A sweet retirement at Northrop Grumman …

Ronald W. Sugar stepped down last month as chairman and chief executive of Northrop Grumman (NOC) after 29 years at the company, under a plan announced last year. He may still do a little work for them here and there, though — starting at $5,560 a day.

Granted, the work isn’t full-time. It comes under a new year-long consulting agreement that Sugar and the company entered into, effective July 1 and attached to the quarterly report that Northrop Grumman filed yesterday. In the document, Sugar

“agrees to make himself available to perform services for the Company for up to three (3) days per month … The Company shall pay Consultant a fixed fee of $16,680 per full or partial month for consulting services performed…”

By our measure that means his pay starts at $5,560 a day — or about $695 an hour, if he works full eight-hour days (and much more if he works less). Should the defense contractor just need a an hour or two of work from Sugar in a given month? It’s still the same $16,680. (He also gets expenses reimbursed, and any travel is first class.)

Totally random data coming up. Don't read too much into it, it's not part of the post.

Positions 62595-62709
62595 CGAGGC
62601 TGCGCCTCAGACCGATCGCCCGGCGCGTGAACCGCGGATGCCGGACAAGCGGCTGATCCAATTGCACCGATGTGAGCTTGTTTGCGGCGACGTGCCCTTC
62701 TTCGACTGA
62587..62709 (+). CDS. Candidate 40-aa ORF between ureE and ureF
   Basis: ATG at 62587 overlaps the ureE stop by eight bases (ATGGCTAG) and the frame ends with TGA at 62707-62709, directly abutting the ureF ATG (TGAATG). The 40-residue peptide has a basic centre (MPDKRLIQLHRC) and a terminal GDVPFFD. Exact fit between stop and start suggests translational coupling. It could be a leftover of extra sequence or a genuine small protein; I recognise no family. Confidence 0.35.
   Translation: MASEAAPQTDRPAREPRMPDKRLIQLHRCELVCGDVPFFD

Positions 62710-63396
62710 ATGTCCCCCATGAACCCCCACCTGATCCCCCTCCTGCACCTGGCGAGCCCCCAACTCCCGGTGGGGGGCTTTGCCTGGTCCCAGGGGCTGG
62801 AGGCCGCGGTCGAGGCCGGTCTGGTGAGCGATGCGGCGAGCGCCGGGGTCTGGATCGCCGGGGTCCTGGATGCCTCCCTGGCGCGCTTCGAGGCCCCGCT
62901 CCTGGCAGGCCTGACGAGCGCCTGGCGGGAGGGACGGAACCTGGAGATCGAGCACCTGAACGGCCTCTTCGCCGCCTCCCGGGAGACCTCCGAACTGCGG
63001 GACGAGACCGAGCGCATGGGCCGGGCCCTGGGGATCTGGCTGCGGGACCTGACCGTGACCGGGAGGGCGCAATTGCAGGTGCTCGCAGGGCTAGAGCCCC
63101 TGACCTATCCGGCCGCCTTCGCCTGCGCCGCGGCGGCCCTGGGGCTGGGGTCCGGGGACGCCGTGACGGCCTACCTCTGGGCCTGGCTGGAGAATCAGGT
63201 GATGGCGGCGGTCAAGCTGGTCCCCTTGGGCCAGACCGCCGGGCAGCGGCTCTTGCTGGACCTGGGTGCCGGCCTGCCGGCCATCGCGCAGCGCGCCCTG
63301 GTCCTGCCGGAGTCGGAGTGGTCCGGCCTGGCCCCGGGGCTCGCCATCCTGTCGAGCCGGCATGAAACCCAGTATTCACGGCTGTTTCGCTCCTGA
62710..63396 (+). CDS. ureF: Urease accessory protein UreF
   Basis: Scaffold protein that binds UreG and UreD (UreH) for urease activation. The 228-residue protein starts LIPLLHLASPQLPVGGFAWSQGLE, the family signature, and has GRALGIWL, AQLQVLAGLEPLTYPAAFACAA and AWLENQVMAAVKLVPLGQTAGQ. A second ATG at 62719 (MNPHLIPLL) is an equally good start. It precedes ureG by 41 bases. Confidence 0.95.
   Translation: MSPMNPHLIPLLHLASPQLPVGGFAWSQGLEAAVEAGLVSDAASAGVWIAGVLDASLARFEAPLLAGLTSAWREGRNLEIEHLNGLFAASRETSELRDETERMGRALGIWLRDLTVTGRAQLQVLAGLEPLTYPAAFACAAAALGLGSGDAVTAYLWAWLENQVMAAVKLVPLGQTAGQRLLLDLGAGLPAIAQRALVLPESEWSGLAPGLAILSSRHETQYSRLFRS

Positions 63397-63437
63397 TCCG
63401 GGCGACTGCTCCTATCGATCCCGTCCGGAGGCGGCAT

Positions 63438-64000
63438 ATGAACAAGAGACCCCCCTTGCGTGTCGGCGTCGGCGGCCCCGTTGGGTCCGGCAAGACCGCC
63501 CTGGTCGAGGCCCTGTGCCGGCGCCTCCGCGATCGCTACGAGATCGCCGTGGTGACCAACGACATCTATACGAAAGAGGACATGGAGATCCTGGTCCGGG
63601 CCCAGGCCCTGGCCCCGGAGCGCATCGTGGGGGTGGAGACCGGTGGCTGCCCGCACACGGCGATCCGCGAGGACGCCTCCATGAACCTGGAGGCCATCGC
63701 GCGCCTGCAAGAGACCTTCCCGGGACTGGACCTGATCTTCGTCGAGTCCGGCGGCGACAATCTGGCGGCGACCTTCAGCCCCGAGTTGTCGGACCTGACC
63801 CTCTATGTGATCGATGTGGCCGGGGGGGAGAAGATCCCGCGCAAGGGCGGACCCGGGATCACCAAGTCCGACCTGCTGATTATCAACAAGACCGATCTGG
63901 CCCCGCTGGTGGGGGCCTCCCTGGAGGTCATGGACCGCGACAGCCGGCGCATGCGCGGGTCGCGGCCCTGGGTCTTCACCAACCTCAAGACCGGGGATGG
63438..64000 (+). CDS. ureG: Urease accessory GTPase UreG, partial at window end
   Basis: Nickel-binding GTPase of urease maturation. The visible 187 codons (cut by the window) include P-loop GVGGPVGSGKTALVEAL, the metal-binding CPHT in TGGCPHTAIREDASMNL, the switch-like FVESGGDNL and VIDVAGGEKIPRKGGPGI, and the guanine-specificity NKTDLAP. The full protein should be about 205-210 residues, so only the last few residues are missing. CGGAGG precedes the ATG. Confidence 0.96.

It’s not like Sugar needs the work after his long run at Northrop. His total compensation over the last three years alone worked out to $56 million, according to the company’s latest proxy filing, including $157,719 in personal travel on company aircraft for last year alone. His company pensions — he benefits under nine of them — had a value of $51.7 million as of Dec. 31. Plus, he had accumulated another $11.3 million in IOUs from the company under its various deferred compensation plans. (Just for perspective: Combine all that pay and retirement compensation and it works out to more than this 2009 Pentagon shipbuilding contract won by Northrop Grumman Ship Systems.)

From that perspective, another $200,000 or so — should he do a little work for the company every month of the next year — isn’t all that much. But as taxpayers, we sure hope that the terms of Northrop Grumman’s contracts with the government aren’t quite as loose as Sugar’s little sinecure.

Image source: Northrop Grumman website


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